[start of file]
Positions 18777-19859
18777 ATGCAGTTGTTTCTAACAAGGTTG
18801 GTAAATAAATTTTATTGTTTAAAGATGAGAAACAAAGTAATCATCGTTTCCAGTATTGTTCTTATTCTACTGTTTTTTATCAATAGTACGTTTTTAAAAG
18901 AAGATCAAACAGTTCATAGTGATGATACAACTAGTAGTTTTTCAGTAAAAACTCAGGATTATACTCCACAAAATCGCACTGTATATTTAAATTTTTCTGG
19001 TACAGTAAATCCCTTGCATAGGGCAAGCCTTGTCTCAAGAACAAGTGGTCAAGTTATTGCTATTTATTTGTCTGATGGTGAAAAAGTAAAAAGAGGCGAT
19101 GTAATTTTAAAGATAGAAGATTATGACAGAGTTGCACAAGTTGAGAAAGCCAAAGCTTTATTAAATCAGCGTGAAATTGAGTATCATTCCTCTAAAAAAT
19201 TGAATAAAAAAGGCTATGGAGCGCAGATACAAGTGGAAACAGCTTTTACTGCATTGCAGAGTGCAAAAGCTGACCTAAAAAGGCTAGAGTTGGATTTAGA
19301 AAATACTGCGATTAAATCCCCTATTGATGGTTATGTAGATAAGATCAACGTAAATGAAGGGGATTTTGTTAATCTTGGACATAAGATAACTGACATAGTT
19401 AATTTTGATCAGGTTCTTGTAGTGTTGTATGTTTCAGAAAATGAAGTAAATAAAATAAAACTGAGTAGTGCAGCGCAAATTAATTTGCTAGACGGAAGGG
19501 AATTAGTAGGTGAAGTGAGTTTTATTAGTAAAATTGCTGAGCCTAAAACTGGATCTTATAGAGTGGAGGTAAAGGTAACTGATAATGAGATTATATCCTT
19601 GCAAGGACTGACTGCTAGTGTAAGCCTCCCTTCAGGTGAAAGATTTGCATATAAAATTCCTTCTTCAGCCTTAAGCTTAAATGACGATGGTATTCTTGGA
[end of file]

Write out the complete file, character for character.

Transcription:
Positions 18777-19859
18777 ATGCAGTTGTTTCTAACAAGGTTG
18801 GTAAATAAATTTTATTGTTTAAAGATGAGAAACAAAGTAATCATCGTTTCCAGTATTGTTCTTATTCTACTGTTTTTTATCAATAGTACGTTTTTAAAAG
18901 AAGATCAAACAGTTCATAGTGATGATACAACTAGTAGTTTTTCAGTAAAAACTCAGGATTATACTCCACAAAATCGCACTGTATATTTAAATTTTTCTGG
19001 TACAGTAAATCCCTTGCATAGGGCAAGCCTTGTCTCAAGAACAAGTGGTCAAGTTATTGCTATTTATTTGTCTGATGGTGAAAAAGTAAAAAGAGGCGAT
19101 GTAATTTTAAAGATAGAAGATTATGACAGAGTTGCACAAGTTGAGAAAGCCAAAGCTTTATTAAATCAGCGTGAAATTGAGTATCATTCCTCTAAAAAAT
19201 TGAATAAAAAAGGCTATGGAGCGCAGATACAAGTGGAAACAGCTTTTACTGCATTGCAGAGTGCAAAAGCTGACCTAAAAAGGCTAGAGTTGGATTTAGA
19301 AAATACTGCGATTAAATCCCCTATTGATGGTTATGTAGATAAGATCAACGTAAATGAAGGGGATTTTGTTAATCTTGGACATAAGATAACTGACATAGTT
19401 AATTTTGATCAGGTTCTTGTAGTGTTGTATGTTTCAGAAAATGAAGTAAATAAAATAAAACTGAGTAGTGCAGCGCAAATTAATTTGCTAGACGGAAGGG
19501 AATTAGTAGGTGAAGTGAGTTTTATTAGTAAAATTGCTGAGCCTAAAACTGGATCTTATAGAGTGGAGGTAAAGGTAACTGATAATGAGATTATATCCTT
19601 GCAAGGACTGACTGCTAGTGTAAGCCTCCCTTCAGGTGAAAGATTTGCATATAAAATTCCTTCTTCAGCCTTAAGCTTAAATGACGATGGTATTCTTGGA